NASA will attempt to launch its Artemis I moon mission on September 27 after two failures, with a potential backup opportunity of October 2 under review.
NASA said that it adjusted the targeted dates for a cryogenic demonstration test and the next launch opportunities for Artemis I.
The agency will conduct the demonstration test on September 21, before going for the launch.
"The updated dates represent careful consideration of multiple logistical topics, including the additional value of having more time to prepare for the cryogenic demonstration test, and subsequently more time to prepare for the launch," the US space agency said in a statement.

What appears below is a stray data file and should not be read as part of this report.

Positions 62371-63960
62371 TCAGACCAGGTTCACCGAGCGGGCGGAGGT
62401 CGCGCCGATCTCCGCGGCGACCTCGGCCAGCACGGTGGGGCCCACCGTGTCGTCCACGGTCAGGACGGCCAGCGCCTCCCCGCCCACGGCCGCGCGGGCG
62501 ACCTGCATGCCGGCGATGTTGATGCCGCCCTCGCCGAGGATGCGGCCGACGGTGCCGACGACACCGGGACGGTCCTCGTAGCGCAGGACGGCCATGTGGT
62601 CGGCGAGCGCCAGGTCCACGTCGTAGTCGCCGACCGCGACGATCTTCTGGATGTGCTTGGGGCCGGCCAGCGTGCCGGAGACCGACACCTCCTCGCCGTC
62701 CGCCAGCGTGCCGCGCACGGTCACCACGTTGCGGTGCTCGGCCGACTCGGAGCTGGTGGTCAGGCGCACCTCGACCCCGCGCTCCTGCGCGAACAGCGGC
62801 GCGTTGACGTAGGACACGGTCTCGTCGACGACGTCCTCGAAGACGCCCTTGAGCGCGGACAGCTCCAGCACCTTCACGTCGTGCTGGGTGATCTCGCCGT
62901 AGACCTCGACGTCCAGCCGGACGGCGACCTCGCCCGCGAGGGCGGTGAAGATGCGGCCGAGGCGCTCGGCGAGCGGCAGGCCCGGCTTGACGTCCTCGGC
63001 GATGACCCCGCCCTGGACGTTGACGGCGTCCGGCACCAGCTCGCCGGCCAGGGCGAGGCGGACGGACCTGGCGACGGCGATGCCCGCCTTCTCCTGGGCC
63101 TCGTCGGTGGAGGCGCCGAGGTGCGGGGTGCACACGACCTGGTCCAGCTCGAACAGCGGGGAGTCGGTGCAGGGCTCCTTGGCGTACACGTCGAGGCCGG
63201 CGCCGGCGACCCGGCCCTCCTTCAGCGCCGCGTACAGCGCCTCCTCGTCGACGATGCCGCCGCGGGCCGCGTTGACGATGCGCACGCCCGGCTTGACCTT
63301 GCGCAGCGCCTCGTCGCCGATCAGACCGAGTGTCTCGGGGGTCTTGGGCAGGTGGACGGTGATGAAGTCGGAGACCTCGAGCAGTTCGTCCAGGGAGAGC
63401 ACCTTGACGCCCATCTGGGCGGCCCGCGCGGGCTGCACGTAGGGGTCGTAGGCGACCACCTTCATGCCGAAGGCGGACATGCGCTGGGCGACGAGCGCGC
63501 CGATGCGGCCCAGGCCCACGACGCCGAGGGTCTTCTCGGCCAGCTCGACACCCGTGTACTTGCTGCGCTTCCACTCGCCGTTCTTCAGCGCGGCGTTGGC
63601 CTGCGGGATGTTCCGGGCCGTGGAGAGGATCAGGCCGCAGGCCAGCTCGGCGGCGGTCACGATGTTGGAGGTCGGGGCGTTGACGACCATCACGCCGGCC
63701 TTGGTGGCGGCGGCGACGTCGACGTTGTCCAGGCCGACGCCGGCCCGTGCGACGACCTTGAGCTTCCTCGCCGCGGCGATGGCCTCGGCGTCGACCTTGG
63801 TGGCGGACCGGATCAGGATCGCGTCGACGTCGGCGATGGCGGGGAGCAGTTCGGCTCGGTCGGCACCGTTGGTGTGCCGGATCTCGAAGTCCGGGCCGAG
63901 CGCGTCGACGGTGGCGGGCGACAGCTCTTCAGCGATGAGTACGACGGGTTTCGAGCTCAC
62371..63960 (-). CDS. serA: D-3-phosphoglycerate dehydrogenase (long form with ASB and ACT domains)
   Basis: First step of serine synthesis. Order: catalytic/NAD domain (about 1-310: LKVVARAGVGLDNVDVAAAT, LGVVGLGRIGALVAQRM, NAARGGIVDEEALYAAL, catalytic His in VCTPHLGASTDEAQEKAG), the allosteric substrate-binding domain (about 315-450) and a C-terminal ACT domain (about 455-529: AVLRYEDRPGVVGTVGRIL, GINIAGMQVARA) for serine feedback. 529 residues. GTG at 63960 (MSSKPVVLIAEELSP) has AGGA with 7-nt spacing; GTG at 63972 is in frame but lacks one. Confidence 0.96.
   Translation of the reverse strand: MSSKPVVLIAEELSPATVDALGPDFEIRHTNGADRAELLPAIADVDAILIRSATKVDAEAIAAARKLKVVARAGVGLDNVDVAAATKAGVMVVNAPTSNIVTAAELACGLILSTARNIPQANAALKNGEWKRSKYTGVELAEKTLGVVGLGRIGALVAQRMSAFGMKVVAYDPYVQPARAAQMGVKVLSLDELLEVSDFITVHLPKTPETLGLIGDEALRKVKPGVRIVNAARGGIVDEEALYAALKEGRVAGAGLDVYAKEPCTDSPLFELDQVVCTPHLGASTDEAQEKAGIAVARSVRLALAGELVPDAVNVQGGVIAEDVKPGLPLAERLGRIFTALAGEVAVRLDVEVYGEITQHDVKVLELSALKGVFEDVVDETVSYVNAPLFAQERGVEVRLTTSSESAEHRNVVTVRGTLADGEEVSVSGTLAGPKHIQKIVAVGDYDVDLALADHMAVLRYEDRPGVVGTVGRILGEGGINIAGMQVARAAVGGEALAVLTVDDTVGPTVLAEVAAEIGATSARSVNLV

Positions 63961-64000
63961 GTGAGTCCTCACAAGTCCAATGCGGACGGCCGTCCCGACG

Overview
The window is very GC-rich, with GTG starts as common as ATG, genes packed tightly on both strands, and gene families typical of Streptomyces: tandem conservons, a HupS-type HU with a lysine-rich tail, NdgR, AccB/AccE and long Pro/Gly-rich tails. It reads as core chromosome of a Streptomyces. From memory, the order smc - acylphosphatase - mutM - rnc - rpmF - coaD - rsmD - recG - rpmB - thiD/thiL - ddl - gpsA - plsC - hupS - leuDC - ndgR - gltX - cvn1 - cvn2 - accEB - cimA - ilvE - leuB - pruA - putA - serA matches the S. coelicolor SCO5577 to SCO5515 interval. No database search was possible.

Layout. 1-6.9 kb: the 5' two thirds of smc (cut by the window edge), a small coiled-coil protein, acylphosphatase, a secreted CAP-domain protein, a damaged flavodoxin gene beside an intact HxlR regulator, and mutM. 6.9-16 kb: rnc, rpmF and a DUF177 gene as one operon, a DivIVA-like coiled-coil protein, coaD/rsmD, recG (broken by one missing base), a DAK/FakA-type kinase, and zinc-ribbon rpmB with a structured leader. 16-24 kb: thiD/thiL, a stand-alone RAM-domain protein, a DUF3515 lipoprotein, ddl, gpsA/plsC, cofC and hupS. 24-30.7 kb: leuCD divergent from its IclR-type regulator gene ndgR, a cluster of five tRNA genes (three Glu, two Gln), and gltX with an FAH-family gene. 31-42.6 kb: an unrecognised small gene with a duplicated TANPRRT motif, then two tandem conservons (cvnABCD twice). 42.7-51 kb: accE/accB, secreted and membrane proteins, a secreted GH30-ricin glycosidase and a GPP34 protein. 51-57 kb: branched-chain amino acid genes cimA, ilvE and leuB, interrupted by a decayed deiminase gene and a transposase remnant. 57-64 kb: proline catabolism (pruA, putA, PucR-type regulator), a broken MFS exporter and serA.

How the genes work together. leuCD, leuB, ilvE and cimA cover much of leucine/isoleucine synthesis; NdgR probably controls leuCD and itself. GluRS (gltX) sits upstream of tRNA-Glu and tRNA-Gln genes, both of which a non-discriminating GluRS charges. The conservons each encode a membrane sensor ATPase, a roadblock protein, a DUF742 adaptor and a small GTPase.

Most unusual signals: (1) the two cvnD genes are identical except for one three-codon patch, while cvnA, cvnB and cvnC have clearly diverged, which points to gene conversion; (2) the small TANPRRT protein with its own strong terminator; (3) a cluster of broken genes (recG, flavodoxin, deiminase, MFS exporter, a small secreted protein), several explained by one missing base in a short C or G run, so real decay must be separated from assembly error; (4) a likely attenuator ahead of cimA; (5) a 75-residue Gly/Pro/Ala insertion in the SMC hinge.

Artemis I teams have completed repair work to the area of a hydrogen leak in one of the rocket's engines.
On September 3, NASA attempted to launch Artemis I but called it off after detecting a liquid hydrogen leak.
Artemis I is NASA's uncrewed flight test which will provide a foundation for human exploration in deep space and demonstrate NASA's commitment and capability to extend human existence to the Moon and beyond.
The US space agency on August 30 scrubbed the mission launch for the first time owing to technical glitch with one of the SLS rocket's engines.
During the second launch attempt, engineers saw a leak in a cavity between the ground side and rocket side plates surrounding an 8-inch line used to fill and drain liquid hydrogen from the SLS rocket.